Ref’s Notes:
At this point in the firefight, I'm kind of struggling with what the six surviving marauders would do. I'm not even sure what I would do if I was in their shoes, tactically speaking. They’re pinned down and taking casualties every round. Almost all of the survivors have failed at least one CUF roll. I remember to use the Oracle. I draw a red 6 (mild boon). What does that mean? I decide that it means that some of the marauders try to retreat. I roll a d6: two is the result. Two marauders pull a runner. After playing with Google maps, any retreating OPFOR would have maybe a 10m lane where the PCs wouldn't have LOS, but then I thought about the HMG on the SKOT. It's elevated about 2m off the ground and the flatbed GAZ is in a ditch, so I decided it's likely the SKOT gunner would be able to see over the truck once any runners were 20-30m removed. I ruled that the runners’ upper bodies would be visible starting at 100m (SKOT and GAZ are 80m apart).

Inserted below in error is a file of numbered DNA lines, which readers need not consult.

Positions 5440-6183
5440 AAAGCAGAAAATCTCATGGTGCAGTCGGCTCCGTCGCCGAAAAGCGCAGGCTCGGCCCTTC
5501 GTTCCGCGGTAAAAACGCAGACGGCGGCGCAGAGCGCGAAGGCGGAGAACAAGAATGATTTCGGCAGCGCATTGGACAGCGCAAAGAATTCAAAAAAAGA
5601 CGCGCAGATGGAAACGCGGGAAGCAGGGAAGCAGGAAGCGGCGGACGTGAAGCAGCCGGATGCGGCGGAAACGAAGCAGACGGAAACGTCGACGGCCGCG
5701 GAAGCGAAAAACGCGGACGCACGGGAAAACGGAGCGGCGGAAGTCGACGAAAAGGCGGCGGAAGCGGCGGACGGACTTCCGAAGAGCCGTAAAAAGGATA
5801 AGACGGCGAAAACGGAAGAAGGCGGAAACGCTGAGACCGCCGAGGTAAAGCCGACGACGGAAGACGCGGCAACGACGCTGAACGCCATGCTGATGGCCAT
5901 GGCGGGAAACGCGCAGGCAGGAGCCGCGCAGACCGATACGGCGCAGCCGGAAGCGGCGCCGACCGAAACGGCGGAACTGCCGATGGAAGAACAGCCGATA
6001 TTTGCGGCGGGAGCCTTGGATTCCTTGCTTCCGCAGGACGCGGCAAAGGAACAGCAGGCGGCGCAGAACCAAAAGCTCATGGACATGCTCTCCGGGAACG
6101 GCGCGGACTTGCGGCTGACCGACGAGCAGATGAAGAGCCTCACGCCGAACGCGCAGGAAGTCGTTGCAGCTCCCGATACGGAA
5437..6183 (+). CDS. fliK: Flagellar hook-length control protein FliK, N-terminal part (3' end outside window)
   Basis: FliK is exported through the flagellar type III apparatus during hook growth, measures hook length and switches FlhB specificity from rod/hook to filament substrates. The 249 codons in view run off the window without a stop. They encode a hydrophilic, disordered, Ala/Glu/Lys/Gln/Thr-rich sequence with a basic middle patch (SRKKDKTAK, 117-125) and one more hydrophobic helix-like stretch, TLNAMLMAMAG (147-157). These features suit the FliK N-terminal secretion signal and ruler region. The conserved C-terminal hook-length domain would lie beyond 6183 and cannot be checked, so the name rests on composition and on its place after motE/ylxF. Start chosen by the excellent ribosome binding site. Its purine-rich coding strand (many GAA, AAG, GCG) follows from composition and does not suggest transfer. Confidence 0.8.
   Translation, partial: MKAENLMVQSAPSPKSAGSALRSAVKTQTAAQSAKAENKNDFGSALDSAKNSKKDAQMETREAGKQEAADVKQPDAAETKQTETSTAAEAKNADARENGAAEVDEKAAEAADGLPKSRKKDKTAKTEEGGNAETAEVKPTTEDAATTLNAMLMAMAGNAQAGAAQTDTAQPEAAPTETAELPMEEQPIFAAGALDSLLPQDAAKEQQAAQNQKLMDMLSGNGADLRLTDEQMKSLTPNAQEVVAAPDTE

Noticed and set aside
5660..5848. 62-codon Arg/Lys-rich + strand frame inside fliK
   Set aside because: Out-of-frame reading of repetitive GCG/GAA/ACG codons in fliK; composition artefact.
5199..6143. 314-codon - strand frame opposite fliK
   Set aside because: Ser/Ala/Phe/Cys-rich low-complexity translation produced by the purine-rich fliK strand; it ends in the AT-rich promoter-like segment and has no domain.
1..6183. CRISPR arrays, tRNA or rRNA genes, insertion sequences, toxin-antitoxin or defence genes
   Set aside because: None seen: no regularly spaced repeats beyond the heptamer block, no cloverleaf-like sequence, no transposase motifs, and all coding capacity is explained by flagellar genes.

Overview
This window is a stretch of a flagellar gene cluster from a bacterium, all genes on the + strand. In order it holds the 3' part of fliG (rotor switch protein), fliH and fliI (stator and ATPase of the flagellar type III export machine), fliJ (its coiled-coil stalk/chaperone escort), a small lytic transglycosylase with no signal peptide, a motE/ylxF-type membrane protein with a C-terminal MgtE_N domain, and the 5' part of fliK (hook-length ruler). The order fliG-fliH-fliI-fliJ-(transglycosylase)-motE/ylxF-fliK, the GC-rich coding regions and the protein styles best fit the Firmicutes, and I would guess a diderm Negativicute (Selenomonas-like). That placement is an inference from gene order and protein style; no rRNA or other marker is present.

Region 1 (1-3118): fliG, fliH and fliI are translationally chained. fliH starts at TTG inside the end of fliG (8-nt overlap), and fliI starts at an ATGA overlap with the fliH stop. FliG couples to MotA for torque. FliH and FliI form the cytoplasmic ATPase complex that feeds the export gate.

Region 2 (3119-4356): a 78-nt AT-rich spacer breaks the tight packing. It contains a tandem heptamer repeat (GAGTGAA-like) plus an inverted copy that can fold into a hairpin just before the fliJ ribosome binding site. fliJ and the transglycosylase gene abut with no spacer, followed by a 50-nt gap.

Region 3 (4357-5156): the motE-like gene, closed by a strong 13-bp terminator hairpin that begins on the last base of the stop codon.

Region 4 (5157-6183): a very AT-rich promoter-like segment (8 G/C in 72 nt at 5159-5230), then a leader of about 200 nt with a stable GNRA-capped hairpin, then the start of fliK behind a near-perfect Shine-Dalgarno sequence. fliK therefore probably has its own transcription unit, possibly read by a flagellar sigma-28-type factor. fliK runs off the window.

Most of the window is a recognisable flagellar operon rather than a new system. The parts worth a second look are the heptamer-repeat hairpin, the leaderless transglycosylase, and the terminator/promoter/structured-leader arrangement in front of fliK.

From his elevated perch in Pole Position’s gunner’s cupola, Grease spots two figures running away from the fight. They’re trying to use the truck to screen their flight, but at about 120m, their upper bodies are unmasked. The team driver/mechanic takes aim and squeezes the trigger. Tracers reach out towards the runners. Both targets are knocked down and out of sight by the long burst. Grease is about 90% sure he hit them.

Ref's Notes:
Grease engaged at about 120m (short range for the DShK is 150m) and rolled multiple hits. Hit location was arms for both and, since they only had 3HP each and the DShK does 4 dam (Crits!), they were both killed.

The three-man assault team closes to within 30m of the crippled GAZ. PR and Sarge prep hand grenades, while Honeybear covers them with his MAG. The Diamonds' throws are dead-on. Both frags explode close-in on the sheltered side of the truck. Honeybear swings out wide left and drops prone behind his gun while Sarge and PR rush forward to follow up the grenade attack. There's no one left to finish (in sight). Four bodies lie in various contorted positions along the starboard side of the ravaged Gaz.

Only the interior of the truck bed and the space behind the tailgate are not visible.

“Tell them to surrender,” Sarge pants.

“Poddać się! To twoja ostatnia szansa! Wyjdź z podniesionymi rękami!”

After a pregnant pause, two men emerge from behind the tailgate, hands raised, eyes filled with terror. The firefight is over.

Ref’s Notes: